|Minister of Justice of Hungary|
1 October 1932 – 9 March 1938
|Preceded by||Tibor Zsitvay|
|Succeeded by||Ödön Mikecz|
|Born||March 8, 1882|
|Died||12 June 1971 (aged 89)|
Leányfalu, People's Republic of Hungary
|Political party||Unity Party, Party of National Unity, Party of Hungarian Life|
He was born into a Hungarian Calvinist family of noble origin in Pápa. He learnt at the Calvinist College of Pápa and finished law studies in Budapest. During his field trips he visited most of the countries of Europe, but he also went to Canada and the United States. From 1906 he flourished as practitioner and soon he became one of the most considerable and noted lawyers in the capital city. He hulled valuable literature works under his economic studies. His acknowledged writings are the Economic-political studies, the Economy of Austria in the beginnings of the 19th century, The Austrian devaluation and the German and Polish devaluation.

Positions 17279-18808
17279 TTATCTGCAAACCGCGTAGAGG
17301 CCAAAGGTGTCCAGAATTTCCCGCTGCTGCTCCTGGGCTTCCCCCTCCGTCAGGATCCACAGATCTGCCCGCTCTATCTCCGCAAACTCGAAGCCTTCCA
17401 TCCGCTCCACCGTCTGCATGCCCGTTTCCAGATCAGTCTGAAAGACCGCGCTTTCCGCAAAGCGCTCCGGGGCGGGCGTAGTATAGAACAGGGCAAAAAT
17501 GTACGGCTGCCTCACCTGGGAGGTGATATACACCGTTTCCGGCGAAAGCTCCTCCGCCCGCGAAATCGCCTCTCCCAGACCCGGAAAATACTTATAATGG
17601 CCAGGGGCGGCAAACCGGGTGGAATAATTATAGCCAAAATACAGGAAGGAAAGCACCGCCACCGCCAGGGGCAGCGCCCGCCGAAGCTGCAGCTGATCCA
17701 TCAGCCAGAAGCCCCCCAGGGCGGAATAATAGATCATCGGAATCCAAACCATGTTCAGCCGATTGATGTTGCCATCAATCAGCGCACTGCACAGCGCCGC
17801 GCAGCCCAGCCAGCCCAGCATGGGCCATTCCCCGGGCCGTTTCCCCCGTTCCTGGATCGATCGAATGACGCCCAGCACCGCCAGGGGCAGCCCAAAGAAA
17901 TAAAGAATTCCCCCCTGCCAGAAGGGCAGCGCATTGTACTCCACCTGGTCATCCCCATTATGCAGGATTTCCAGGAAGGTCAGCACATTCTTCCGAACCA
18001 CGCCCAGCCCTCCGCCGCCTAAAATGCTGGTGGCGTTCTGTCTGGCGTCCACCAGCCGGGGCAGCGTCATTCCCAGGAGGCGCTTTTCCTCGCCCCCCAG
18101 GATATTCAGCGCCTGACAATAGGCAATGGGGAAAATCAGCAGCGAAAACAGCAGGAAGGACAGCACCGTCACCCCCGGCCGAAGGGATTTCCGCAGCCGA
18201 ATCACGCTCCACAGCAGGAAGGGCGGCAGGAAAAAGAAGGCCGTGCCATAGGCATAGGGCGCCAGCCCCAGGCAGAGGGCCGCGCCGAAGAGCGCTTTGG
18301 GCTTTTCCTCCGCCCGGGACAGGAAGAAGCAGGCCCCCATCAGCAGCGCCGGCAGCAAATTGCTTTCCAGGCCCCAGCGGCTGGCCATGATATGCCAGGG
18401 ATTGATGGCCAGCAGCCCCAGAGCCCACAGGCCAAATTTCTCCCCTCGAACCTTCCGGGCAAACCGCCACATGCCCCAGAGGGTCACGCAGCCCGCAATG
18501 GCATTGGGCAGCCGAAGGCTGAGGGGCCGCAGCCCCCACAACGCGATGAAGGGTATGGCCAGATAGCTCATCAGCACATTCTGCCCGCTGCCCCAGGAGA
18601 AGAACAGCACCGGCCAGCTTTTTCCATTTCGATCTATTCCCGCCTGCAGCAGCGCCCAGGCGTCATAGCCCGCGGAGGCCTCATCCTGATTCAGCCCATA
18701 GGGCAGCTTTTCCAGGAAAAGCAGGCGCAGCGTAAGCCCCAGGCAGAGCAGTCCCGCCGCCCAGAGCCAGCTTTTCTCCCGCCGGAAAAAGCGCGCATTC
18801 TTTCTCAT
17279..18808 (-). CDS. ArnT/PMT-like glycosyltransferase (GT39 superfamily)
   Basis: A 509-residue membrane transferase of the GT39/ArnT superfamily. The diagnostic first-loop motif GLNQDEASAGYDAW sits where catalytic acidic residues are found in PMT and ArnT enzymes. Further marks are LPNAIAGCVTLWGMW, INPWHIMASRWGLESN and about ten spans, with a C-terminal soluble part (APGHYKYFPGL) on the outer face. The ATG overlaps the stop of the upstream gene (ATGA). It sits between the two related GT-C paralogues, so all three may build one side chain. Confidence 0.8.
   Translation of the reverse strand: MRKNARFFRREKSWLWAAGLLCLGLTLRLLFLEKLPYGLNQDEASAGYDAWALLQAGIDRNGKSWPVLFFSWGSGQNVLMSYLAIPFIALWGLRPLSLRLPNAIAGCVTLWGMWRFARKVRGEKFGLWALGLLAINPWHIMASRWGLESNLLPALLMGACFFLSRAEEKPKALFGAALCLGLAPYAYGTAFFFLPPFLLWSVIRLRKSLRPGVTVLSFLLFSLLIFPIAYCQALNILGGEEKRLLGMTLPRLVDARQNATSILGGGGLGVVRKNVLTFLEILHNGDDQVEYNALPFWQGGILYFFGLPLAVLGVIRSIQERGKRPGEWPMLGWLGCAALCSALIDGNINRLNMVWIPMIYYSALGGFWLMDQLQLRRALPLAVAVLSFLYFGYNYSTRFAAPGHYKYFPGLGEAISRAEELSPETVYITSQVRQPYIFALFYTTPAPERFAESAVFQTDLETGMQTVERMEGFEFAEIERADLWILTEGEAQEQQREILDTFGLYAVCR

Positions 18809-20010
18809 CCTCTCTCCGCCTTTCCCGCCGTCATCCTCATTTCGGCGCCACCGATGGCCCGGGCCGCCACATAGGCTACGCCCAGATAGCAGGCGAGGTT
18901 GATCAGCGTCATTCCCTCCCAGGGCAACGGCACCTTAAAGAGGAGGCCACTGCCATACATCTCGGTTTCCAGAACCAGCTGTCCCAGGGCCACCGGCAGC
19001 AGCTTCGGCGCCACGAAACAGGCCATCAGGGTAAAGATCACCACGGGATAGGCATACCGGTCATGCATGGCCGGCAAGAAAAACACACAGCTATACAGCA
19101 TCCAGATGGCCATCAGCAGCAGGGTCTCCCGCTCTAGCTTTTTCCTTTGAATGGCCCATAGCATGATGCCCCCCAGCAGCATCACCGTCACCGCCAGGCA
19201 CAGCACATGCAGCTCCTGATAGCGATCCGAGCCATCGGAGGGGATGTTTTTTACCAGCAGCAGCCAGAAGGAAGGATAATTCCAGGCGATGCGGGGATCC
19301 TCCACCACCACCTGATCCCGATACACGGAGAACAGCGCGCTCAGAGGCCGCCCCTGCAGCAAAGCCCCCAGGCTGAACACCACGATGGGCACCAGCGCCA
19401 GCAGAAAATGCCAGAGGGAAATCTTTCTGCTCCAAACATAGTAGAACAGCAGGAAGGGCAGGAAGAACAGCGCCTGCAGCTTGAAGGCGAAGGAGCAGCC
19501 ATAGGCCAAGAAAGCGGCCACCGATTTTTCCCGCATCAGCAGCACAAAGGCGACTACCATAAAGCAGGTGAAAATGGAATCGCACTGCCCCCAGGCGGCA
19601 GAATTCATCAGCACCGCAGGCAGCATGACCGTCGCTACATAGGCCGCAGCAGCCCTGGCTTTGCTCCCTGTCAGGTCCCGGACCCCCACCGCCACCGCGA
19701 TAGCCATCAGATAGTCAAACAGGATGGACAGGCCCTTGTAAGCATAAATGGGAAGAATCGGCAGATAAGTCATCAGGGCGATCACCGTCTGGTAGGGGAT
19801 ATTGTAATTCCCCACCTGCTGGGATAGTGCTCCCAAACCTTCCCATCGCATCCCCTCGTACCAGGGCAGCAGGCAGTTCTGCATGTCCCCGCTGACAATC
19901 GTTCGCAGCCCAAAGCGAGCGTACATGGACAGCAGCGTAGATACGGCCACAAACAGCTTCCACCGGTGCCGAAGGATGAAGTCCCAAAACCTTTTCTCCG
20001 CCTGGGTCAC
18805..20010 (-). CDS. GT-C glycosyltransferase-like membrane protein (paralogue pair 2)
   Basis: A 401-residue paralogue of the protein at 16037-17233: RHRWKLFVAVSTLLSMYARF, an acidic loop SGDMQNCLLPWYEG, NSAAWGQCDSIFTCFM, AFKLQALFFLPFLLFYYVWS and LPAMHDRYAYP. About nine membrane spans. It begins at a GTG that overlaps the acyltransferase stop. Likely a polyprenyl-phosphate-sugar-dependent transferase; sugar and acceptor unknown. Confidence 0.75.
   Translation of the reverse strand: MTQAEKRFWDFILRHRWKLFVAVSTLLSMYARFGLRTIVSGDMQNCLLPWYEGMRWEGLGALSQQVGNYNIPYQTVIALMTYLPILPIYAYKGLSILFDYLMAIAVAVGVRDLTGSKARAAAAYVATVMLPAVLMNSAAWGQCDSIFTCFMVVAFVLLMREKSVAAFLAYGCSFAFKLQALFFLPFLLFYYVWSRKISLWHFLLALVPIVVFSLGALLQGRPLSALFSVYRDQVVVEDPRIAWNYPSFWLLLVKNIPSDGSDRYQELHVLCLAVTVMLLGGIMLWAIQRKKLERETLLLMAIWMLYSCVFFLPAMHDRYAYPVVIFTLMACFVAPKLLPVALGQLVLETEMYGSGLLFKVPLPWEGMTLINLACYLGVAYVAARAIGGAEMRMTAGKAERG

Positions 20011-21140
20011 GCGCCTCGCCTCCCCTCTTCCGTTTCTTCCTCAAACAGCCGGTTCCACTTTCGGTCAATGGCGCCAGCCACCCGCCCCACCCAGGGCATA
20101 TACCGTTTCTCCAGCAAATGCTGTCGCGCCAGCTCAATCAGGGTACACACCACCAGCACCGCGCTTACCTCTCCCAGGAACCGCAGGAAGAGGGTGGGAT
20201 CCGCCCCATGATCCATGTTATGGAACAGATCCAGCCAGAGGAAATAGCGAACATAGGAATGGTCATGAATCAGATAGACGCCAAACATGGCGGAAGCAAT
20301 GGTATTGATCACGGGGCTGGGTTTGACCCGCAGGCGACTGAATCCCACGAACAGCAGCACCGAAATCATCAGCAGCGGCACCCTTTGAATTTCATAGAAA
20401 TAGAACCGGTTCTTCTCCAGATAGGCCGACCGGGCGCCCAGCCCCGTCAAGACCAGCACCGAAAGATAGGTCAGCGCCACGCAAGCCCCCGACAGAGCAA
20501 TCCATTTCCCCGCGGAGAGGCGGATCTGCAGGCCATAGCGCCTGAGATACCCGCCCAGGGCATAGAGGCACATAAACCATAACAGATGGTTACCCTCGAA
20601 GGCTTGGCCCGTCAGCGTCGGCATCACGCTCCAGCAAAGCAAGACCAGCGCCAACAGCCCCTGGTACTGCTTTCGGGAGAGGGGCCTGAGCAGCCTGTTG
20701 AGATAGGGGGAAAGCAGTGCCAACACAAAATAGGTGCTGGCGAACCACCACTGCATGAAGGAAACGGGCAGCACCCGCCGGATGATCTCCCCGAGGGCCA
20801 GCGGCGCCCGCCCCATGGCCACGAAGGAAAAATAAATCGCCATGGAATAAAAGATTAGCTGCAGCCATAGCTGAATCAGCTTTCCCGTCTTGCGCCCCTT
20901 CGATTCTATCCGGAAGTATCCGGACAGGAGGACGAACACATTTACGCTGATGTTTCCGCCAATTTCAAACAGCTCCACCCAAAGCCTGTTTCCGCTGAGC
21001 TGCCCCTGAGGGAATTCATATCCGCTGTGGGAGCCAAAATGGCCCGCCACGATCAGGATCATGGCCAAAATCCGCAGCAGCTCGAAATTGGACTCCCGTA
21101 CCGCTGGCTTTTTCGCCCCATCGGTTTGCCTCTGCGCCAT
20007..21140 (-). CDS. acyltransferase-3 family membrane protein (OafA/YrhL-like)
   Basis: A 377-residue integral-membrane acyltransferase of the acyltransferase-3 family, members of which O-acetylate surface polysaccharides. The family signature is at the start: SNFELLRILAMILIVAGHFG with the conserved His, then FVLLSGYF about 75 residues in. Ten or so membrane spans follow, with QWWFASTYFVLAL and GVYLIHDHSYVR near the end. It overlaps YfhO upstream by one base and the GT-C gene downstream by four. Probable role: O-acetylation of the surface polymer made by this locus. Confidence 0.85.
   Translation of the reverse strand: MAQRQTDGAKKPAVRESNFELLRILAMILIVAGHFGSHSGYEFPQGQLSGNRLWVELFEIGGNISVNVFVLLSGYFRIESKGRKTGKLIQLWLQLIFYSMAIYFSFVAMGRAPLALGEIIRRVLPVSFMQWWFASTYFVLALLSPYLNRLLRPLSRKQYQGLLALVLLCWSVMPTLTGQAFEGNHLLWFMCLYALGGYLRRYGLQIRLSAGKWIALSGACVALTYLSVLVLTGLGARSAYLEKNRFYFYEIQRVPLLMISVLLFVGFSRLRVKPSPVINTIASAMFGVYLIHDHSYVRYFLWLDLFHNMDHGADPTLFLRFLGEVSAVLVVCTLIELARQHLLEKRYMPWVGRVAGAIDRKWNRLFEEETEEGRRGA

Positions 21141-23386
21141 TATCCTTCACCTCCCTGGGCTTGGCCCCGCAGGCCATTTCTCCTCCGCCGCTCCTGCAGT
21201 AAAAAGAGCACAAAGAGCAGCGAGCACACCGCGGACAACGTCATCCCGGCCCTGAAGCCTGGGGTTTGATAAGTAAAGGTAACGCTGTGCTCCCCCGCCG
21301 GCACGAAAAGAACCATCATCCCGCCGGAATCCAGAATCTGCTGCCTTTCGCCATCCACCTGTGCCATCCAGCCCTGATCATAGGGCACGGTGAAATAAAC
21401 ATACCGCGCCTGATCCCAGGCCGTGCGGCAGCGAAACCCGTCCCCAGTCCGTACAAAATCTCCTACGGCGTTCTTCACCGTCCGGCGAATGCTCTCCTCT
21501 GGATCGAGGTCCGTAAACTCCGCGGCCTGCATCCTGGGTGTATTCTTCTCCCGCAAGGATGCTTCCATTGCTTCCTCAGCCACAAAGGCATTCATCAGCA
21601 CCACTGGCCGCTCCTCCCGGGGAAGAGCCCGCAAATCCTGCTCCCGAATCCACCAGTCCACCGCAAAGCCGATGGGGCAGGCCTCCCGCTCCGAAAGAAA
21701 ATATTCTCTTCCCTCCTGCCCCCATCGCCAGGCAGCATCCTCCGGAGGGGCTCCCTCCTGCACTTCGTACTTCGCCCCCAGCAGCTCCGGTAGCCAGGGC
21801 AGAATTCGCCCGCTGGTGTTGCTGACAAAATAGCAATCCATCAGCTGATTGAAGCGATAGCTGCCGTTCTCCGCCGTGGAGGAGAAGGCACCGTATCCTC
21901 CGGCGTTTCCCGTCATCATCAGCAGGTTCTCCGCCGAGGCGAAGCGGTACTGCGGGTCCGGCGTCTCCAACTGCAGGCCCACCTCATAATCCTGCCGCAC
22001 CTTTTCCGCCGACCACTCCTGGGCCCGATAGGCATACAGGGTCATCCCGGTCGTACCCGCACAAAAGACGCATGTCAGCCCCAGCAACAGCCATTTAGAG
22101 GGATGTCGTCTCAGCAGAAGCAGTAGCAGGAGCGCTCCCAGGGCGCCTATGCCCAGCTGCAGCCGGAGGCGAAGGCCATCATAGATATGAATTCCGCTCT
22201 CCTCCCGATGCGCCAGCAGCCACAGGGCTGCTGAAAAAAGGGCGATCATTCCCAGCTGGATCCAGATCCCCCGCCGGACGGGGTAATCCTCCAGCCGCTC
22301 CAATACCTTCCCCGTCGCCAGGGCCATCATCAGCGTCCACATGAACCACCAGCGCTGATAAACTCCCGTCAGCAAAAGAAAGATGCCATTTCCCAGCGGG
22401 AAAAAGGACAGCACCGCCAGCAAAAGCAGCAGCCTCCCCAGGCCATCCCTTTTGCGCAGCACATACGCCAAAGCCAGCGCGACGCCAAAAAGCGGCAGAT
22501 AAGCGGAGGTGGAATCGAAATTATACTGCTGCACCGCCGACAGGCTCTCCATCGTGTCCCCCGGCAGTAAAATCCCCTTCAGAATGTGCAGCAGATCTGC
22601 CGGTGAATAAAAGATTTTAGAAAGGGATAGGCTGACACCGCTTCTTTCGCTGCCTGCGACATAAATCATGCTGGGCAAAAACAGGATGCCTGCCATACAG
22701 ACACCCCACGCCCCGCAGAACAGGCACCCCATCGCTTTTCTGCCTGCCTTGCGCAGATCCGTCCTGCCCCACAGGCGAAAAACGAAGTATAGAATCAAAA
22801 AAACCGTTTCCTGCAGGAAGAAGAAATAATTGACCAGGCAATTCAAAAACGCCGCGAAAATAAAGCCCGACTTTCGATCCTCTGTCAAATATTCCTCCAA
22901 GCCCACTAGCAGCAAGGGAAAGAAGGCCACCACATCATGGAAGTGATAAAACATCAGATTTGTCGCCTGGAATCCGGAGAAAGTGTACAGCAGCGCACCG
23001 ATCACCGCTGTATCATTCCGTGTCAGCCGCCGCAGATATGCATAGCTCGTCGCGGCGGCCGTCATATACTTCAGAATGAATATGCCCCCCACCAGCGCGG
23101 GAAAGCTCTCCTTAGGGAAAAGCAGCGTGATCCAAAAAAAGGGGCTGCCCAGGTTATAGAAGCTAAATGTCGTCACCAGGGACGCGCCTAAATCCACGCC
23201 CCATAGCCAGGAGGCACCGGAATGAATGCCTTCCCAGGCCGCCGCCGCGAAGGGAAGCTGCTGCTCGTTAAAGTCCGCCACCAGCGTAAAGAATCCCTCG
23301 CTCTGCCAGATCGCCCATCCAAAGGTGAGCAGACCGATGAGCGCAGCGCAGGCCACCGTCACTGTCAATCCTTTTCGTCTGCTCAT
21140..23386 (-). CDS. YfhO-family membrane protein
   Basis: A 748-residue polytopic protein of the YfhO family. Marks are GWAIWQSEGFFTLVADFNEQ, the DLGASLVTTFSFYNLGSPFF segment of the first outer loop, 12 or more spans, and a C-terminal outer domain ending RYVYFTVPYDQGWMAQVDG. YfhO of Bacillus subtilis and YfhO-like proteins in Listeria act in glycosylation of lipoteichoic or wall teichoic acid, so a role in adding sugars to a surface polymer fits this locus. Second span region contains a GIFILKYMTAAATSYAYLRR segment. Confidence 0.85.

Lázár had a significant role in the foundation of the Hungarian State Banknote Press and creating of the Defence League of the Hungarian Territorial Integrity. His political career was started in the early 1930s, he was a supporter of Gyula Gömbös. He served as state secretary of the Ministry of Defence in 1931. He represented the city of Debrecen from 1931 until 1939 as a member of the governing party (Unity Party then Party of National Unity). When Gömbös was appointed Prime Minister Lázár became Minister of Justice. Instead of the prime Minister's views he supported the conservative forces, as a result he could hold the ministerial position in the next cabinet, which was led by Kálmán Darányi. later he had conflicts with the radicalising Béla Imrédy so he retired from the politics. he continued his lawyer career.
After the Second World War he could not start a political career again. He was interrogated about the Rákosi trial (during his ministership Mátyás Rákosi was arrested and sentenced to imprisonment). Although it turned out that Lázár had no role in this case, in spite of this he was interned to the Great Hungarian Plain in 1951. From 1953 he lived in Leányfalu.
| Minister of Justice
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